But there are very different — a lot of differences in the types of devices that are used, the protocols that they speak, so it’s not 100 percent the same, but, foundationally, the same principles apply. And I think we’re starting to see kind of the regulators pay attention to manufacturing and those other critical industries as well. And it’s very obvious, from a public safety, from a public health perspective, why they would focus in healthcare, but you’re also starting to see the government flexing its muscles with some executive orders in the CMMC, the Cybersecurity Maturity Model, being used and saying that organizations that are going to be selling to the federal government have to adhere to certain security standards and implementing policies and relying on NIST to be able to publish those guidelines.
So I think you’re seeing both the government using its regulatory power and authority but also its position as a huge consumer of these devices to force changes and to force best practices on to manufacturers.
Erik: Yeah, okay, great, thank you. Let’s now dive into your company, Ordr, and we can use that as, you know, a way also to look more at technical approaches to addressing the challenge here. So your value proposition, at least kind of the tagline on the website, “See, Know, and Secure Every Connected Device,” so that’s very simple and descriptive for, you know, what the goal is here. Before we get into technically what you’re doing, can you just share, you know, who are you working with? And I guess we’ve already been kind of discussing the problems that you’re solving but what is your basic value proposition for supporting these companies?
Greg: Sure. You know, the value proposition really boils down to that see, know, secure, that we help organizations and typically enterprises understand everything that’s connected in their environments and then to be able to use that knowledge about what’s connected to understand the device behaviors. And so that’s something that we use AI and machine learning to build the behavioral models so we can say, for example, this video surveillance camera that is deployed in a network, it really should only do the following three things, you know, speak the following protocols. Inside the network, it should speak to these one or two destinations. If it ever goes outside the enterprise network, it only should go to these very limited set of destinations.
We build that model and that understanding and that is fundamentally what allows us to determine when and if that device ever starts behaving in a way that is not consistent with its function, with the things that it should be doing, and to alert IT about that. That’s critically important, but then where we really focus and I think where we differentiate ourselves quite a bit from others is that you then now need to say, okay, what can I do about that? And if I see a video surveillance camera that is behaving badly, what can I do? Do I want to knock that device off the network? Do I just want to quarantine it, to very strictly regulate its behaviors? Do I want to protect it so I can make sure that it can’t get outside my network or that no one on the internet can access that device?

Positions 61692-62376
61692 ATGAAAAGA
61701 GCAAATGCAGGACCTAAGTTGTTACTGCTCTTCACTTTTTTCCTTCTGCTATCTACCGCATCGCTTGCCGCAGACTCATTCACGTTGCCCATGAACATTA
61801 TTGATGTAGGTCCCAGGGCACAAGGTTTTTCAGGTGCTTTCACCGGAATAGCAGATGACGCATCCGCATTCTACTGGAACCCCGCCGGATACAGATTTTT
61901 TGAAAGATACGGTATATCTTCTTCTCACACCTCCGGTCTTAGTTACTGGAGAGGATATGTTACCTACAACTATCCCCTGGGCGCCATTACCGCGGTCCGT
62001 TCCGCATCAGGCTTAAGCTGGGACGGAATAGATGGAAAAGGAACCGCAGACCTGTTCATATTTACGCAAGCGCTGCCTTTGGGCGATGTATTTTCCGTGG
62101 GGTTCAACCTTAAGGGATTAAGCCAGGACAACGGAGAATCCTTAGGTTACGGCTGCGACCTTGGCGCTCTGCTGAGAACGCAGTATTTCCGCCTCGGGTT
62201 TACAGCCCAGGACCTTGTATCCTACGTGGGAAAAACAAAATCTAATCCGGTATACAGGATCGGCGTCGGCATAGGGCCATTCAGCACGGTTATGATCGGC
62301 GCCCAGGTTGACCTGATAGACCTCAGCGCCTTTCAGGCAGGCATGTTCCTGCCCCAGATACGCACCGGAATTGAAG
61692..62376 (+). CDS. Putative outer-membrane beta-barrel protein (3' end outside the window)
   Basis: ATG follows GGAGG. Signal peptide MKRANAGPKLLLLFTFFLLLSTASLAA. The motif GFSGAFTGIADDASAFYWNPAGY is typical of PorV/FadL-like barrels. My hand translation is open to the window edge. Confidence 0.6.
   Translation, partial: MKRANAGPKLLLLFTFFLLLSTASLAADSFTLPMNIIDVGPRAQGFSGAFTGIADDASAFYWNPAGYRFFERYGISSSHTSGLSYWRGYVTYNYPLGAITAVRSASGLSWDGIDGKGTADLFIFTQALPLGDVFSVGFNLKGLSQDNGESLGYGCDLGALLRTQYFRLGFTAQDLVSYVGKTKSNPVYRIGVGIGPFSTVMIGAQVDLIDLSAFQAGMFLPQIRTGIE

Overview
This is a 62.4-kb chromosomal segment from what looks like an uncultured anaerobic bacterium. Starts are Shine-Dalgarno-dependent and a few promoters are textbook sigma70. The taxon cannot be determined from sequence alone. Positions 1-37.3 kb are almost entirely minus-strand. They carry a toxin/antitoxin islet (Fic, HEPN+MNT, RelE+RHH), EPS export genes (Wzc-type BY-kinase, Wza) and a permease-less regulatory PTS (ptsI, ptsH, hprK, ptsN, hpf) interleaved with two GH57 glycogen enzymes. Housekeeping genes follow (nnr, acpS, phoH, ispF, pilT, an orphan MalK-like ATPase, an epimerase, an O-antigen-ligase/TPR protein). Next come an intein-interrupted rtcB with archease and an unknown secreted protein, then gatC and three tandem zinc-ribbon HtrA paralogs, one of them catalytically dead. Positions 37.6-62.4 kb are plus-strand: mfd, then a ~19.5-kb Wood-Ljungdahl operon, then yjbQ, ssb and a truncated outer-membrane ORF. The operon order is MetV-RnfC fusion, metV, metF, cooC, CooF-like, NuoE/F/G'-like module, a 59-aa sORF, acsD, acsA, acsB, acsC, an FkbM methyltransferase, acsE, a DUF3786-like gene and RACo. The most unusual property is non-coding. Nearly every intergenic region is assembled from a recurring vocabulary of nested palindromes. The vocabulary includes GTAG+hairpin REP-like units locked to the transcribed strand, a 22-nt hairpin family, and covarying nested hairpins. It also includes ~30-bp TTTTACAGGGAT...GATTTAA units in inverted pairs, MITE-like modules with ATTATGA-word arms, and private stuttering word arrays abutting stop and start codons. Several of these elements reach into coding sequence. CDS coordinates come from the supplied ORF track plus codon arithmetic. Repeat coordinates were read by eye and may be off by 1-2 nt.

So it’s the ability to generate policies to protect these devices, to lock them down, to ensure that they only behave in the ways that they’re supposed to, that is, really, the critical component in closing the loop. So that is our value proposition. It’s really show you what you have connected to your network, help you understand the vulnerabilities and the behaviors, and then make sure that you’ve got an automated way to lock those devices down and to protect them and ensure that they only do the things that they’re supposed to do.
Erik: And I suppose one of the challenges that companies face in securing their devices is that it’s a fairly messy environment, right? You have the OEMs who understand, you know, the hardware, the firmware on the devices quite well but then don’t really know how they’re going to be used in the real world. You have the IT teams that understand the network infrastructure but might not understand how each device is being used. You have the operators who understand how the device is being used but don’t necessarily know anything around the network infrastructure or the cybersecurity challenges. So you have these different stakeholders that all have their own expertise and kind of fit into this so you’re providing a platform to address this problem. Who would be the users — who are the buyer decision makers, and then who will be the users that would be there managing or providing input into this process?
Greg: One of the key challenges as to how we got into this situation collectively is that there are so many different stakeholders that have insights into certain aspects of the devices. So, in healthcare, for example, you might have the clinical engineering, the biomedical team that is responsible for maintaining and servicing and operating the medical devices and so they care deeply about where these devices are located and whether they’ve been patched and updated and whether they’re in service and how much they’re being used.
Then you’ve got the security organization that’s really concerned with just how do I know about any vulnerabilities on those devices? They don’t care about the same things as the biomedical organization. And then you’ve got the networking team that is responsible for making sure that those devices are connected and that they can get access to the information they need.
So, all of these different groups need a particular set of information about these devices for their own job purposes and, very often, what you find is they end up having separate tools and separate systems. So you may have, you know, the IT organization with its asset database and you may have, in healthcare, the biomedical clinical engineering organization has its own kind of asset database or, you know, spreadsheets that they maintain so you end up with not just different people with different functions but also very different systems that then get wildly out of sync.